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The Gill Center for Biomolecular Science

Gill Seminars

Previous Speakers

Upcoming Speakers

February 2, 2015
A. Vania Apkarian, Ph.D.

Northwestern University School of Medicine

Seminar will be held in Psychology, Room 101 at 4:00 p.m.

Title: Transition to chronic pain: Predictors and consequences

Abstract: 1) I will review accumulating evidence regarding brain reorganization with chronic pain. Both human brain imaging studies as well as animal model studies specifically interrogating the role of supraspinal plasticity will be emphasized. The primary take home message is that the grey matter of the neocortex dynamically changes with chronic pain and this reorganization is pain type specific.

2) It is common clinical knowledge that although a very large patient population presents with similar injuries that give rise to pain, only a small minority of them develop chronic pain. Thus the critical question in the field of pain research is: what characteristics differentiate between those that develop chronic pain and the ones who properly recover from their injury into health. I will review the results from the only existing longitudinal brain-imaging based study, where brain anatomical and functional properties were studied as subjects transitioned from acute to chronic pain. One hundred and twenty sub-acute back pain patients (SBP, no back pain for at least one year and persistence of back pain for 4-12 weeks of an intensity of 5/10) were recruited and followed over one year, where repeated brain imaging and pain questionnaire outcomes were collected. Sixty-eight subjects completed the study. Different subgroups of these subjects were analyzed at various phases of the study to examine 1) brain grey matter reorganization and related functional properties, 2) brain white matter properties as predictors of pain chronification, 3) changes in brain activity reflecting back pain in the transition to chronic pain, 4) relationship between smoking and chronic pain. The primary result of these analyses is the important observation that very simple brain parameters accurately predict who will develop chronic pain and who will not. Both anatomical and functional properties seem critical.
 If time permits I will present an overall mechanistic model of the transition to chronic pain that summarizes the results presented in both lectures.

Overall we envision four distinct phases for transition from acute to chronic pain:

  1. Predisposition
  2. Injury or inciting event
  3. Transition
  4. Maintenance

Mechanisms underlying each of these phases are distinct. Phase 2 is primarily determined by nociceptive processes, while phase 1 seems mainly brain dependent,  for chronic back pain.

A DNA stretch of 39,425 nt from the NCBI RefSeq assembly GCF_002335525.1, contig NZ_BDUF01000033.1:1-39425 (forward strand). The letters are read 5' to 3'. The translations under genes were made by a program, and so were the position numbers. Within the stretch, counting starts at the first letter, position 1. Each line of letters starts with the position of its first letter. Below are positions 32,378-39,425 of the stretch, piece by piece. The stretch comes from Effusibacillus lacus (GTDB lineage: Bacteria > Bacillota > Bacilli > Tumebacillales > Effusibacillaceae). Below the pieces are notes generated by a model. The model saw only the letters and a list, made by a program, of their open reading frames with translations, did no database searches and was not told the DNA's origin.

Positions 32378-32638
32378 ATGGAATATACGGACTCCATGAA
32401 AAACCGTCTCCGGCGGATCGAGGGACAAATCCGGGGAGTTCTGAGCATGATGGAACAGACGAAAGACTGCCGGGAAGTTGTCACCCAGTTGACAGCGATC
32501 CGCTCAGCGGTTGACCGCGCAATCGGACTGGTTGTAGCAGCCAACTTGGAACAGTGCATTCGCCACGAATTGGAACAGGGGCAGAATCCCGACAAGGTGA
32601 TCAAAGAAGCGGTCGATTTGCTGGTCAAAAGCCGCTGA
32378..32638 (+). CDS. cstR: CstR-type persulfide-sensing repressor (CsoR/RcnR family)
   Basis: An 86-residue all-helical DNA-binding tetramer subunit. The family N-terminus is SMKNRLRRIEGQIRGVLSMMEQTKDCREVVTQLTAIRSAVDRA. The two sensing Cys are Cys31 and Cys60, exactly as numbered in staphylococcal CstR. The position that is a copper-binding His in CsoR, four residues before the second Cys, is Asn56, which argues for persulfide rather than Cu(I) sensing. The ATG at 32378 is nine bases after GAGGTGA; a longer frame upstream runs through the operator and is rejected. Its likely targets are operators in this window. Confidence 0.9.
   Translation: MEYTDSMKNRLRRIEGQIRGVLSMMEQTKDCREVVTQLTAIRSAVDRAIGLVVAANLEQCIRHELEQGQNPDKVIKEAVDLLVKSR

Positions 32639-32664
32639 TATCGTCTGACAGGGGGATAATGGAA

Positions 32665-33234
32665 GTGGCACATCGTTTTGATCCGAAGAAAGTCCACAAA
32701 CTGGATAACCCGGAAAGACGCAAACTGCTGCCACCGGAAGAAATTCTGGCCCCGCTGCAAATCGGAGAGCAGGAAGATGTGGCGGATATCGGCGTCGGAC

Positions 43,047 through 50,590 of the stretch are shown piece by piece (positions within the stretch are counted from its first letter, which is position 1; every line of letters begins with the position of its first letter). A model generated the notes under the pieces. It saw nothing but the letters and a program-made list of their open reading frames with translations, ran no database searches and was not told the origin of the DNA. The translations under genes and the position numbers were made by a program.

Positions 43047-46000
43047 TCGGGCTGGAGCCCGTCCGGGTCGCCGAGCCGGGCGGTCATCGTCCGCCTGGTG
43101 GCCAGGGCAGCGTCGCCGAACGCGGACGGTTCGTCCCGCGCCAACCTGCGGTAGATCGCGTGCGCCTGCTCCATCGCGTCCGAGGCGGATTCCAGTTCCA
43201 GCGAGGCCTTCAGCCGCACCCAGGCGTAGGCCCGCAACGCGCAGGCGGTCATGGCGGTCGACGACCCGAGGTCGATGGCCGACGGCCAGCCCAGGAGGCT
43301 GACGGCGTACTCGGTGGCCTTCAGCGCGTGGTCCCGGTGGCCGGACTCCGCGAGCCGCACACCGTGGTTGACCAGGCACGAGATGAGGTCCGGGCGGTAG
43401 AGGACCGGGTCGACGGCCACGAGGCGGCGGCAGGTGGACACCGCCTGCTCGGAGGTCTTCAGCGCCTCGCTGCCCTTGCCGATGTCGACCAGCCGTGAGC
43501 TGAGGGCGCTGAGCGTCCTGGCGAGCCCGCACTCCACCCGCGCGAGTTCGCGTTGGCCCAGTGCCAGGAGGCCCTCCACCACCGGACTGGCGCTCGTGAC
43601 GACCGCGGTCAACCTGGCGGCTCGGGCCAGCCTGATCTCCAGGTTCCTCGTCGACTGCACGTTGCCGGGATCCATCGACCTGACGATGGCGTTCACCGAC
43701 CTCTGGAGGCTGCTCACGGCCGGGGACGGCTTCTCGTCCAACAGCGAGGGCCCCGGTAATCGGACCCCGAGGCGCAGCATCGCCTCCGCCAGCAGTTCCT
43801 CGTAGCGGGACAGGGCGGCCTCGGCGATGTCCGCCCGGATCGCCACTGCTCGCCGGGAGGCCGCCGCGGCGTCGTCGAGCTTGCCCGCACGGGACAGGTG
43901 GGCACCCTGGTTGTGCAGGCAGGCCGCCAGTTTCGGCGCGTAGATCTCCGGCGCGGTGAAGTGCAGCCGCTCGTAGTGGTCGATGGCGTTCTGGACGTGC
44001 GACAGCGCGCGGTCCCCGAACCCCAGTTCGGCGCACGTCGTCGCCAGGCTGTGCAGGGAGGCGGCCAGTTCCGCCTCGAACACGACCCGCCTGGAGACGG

Reference papers:
Corticostriatal functional connectivity predicts transition to chronic back pain.
Baliki MN, Petre B, Torbey S, Herrmann KM, Huang L, Schnitzer TJ, Fields HL, Apkarian AV.
Nat Neurosci. 2012 Jul 1;15(8):1117-9.

A dynamic network perspective of chronic pain.
Farmer MA, Baliki MN, Apkarian AV.
Neurosci Lett. 2012 Jun 29;520(2):197-203.

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February 23, 2015
Michael R. Bruchas, Ph.D.

Washington University School of Medicine, St. Louis

Seminar will be held in Psychology, Room 101 at 4:00 p.m.

Title: Dissecting Neural Circuits and GPCR Signaling in Stress Behavior

Abstract: Stress responses are largely controlled by specific neurotransmitters and their receptors in the central nervous system.  Many of these signals are conveyed through activation of both neuropeptide (i.e. CRF and Opioid) and monoamine (norepinephrine, dopamine, serotonin) receptor systems.  These receptors are seven transmembrane spanning G-protein coupled receptors (GPCR) and they can stimulate a variety of signaling cascades following neurotransmitter/neuropeptide release.  Neuropeptide and monoamine circuits are engaged by stress, and elicit a complex array of behavioral responses relevant to anxiety, addiction, and depression. Two neuropeptide systems of  major interest in stress responsivity include dynorphin opioid peptides and CRF. These systems and circuits have classically been studied using pharmacological approaches, in vivo and in vitro electrophysiology and biochemical methods.  Here we will describe recent advances in optogenetic technology including development and implementation of cellular scale wireless optogenetic devices for in vivo behavioral measures.  In addition, we report divergence of behavioral responses using optical control of discrete brain region subnucleai containing dynorphin expressing neurons.  We find that optical control of this neuropeptide system in select regions results in differences in reward and aversion behavior.  Finally, we will also discuss recent advances in controlling various monoamine and peptide GPCR signaling pathways with optogenetic strategies and how these technologies reveal novel insights into neuromodulator function in stress-induced affective behavior.

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March 30, 2015
Susan Amara, Ph.D.

University of Pittsburgh

Seminar will be held in Psychology, Room 101 at 4:00 p.m.

Title: Pending

Abstract: Pending.

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April 6, 2015
Cheryl Conrad, Ph.D.

Arizona State University

Seminar will be held in Psychology, Room 101 at 4:00 p.m.

Title: Pending

Abstract: Pending.

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April 13, 2015
Charles E. Schroeder, Ph.D.

Columbia University College of Physicians and Surgeons

Seminar will be held in Psychology, Room 101 at 4:00 p.m.

Title: Pending

Abstract: Pending.